At this point, I had a choice to return to the trailhead (making the hike 2.6 miles round trip), or to continue on.
Twin Falls Trail Description – hiking beyond Twin Falls
I opted to continue on to see what other waterfalls could be found in the immediate vicinity.
Well, it turned out that the trail eventually leveled out then descended some more steps towards a sturdy footbridge across the South Fork Snoqualmie River.
From this bridge, I could see a pair of smaller waterfalls further upstream as well as the brink of the main Twin Falls as I looked downstream.
While the pair of waterfalls upstream from this bridge may be referred to as the “Upper Twin Falls” and the whole ensemble may be referred to as the Twin Falls, it wasn’t clear to me what made these waterfalls “twins”.
Regardless, after climbing a few more steps, I reached another fenced lookout with a more direct look at the upper drop of the “Upper Twin Falls”.
Unfortunately, I was looking right into the sun on the morning of my hike (i.e. it’s bad for photos at that time).
The trail would continue up more switchbacks as it headed towards the Homestead Valley Trailhead.
That said, this lookout was my turnaround point, which made this hike roughly 3 miles round trip.
When I returned to the trailhead, I was pretty surprised at how busy the trailhead became.
This was around 8:20am on a Sunday morning after getting a 6:25am start.
So despite its relative lack of notoriety compared to Snoqualmie Falls, Twin Falls was still quite a popular attraction.
Twin Falls resides in Olallie State Park near North Bend in King County, Washington. It is administered by the Washington State Parks. For information or inquiries about this area as well as current conditions, visit their website.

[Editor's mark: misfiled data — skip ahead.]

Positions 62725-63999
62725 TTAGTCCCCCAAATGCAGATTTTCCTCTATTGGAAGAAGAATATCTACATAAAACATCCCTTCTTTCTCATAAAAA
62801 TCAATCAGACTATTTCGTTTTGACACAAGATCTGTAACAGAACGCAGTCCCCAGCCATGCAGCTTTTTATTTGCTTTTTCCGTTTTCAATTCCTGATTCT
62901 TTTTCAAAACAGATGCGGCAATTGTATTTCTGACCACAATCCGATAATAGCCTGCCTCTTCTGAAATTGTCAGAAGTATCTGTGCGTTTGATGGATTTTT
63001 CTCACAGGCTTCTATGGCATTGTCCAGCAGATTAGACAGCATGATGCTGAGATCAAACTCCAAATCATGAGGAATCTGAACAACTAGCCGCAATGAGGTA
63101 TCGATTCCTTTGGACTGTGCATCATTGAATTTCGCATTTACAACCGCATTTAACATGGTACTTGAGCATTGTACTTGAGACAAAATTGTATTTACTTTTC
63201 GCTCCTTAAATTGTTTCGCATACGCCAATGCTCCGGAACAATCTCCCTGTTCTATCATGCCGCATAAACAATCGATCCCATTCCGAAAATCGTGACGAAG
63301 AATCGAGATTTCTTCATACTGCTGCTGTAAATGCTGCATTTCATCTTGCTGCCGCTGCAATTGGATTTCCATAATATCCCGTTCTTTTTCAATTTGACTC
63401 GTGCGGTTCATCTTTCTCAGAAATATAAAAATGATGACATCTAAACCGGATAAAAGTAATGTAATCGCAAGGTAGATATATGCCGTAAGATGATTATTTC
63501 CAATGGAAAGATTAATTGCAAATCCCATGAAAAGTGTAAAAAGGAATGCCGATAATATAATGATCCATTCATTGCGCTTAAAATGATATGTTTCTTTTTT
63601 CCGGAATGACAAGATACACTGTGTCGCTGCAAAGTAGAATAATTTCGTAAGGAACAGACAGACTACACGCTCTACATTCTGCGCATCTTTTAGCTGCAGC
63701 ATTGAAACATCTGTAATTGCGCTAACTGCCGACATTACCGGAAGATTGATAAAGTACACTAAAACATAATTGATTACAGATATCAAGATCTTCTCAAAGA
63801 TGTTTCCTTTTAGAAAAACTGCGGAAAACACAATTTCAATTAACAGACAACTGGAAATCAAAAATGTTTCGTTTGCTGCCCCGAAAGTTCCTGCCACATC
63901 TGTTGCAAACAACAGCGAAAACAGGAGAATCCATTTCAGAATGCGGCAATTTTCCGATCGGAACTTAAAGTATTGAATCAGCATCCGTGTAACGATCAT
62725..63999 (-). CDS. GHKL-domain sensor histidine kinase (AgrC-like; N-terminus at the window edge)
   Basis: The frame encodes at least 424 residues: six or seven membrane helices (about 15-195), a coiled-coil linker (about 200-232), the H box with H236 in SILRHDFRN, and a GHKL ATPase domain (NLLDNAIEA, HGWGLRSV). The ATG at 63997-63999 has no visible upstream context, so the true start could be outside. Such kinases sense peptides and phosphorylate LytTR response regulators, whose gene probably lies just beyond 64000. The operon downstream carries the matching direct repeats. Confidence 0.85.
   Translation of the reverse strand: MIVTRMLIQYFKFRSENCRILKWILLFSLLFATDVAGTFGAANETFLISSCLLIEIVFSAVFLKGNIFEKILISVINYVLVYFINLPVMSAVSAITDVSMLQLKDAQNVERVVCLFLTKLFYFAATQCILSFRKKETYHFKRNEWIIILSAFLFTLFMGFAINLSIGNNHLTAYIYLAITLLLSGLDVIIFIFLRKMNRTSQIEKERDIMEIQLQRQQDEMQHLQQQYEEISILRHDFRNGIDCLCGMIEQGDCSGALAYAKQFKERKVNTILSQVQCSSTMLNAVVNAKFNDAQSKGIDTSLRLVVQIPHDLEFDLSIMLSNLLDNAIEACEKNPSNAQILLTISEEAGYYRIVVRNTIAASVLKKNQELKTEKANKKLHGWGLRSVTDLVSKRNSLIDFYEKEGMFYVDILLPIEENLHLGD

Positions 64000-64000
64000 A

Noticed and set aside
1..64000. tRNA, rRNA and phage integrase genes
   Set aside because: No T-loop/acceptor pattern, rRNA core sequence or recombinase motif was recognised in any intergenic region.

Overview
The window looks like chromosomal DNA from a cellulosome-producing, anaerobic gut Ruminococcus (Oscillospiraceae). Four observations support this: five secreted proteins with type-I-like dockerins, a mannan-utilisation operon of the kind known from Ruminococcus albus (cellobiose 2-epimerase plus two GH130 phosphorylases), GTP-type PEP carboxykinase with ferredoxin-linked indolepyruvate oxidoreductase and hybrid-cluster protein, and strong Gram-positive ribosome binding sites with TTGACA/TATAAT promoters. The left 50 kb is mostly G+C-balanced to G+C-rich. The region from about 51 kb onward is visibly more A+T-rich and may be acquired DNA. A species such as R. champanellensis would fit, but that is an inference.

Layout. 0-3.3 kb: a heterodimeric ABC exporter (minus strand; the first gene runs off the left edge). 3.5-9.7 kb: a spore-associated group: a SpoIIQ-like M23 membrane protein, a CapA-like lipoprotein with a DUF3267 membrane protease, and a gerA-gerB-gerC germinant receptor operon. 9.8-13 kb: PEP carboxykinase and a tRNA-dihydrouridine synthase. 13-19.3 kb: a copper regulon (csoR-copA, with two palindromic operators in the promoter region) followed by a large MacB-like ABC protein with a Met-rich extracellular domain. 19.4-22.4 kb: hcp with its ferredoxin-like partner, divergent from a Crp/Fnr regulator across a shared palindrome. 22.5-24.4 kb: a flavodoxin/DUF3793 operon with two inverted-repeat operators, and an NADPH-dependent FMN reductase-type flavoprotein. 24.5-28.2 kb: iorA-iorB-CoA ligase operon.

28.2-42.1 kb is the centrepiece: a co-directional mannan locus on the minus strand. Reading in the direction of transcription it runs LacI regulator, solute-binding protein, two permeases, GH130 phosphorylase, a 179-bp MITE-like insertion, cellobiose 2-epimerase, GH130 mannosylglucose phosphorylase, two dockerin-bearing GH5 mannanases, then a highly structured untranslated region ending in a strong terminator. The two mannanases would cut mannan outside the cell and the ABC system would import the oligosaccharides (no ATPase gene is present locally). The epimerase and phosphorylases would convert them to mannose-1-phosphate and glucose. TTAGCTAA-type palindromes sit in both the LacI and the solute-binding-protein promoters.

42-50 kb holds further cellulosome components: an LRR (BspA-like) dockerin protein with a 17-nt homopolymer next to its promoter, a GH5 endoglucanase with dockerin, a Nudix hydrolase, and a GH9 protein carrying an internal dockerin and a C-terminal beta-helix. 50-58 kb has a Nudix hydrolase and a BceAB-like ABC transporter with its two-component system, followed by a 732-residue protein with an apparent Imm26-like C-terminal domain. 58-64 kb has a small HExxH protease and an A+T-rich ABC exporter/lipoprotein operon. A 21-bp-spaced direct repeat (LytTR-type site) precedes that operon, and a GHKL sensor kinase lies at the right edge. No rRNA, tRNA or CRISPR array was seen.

We’ll pick up the driving directions to Twin Falls from Seattle since that would be the most familiar starting point for visitors.
So from the downtown area, we briefly headed south on the I-5 before heading east on the I-90.
We then would stay on the I-90 east for a little over 25 miles (crossing over the floating bridge traversing Lake Washington and going past the Snoqualmie Falls Parkway exit along the way).
We’d then take exit 34 for 468th Ave SE, where we then turned right to go south on 468th Ave SE.
Then, after about 0.6 miles, we turned left to go onto SE 159th St (there was also a brown sign directing me to turn left there).
In another 0.6 miles, the road terminated at the Twin Falls Trailhead.
Overall, according to GoogleMaps, this 36-mile drive would take about 45 minutes.
It took me about 25 minutes to make this drive in light traffic from Issaquah.
I had to pay and display the Discover Pass at $10 per vehicle as my Interagency Pass was not accepted here.
Finally for some geographical context, Seattle was 173 miles (over 2.5 hours drive) north of Portland, Oregon, 143 miles (about 2.5 hours drive not counting border crossing delays) south of Vancouver, British Columbia, Canada, and 1,137 miles (17 hours drive) north of Los Angeles, California.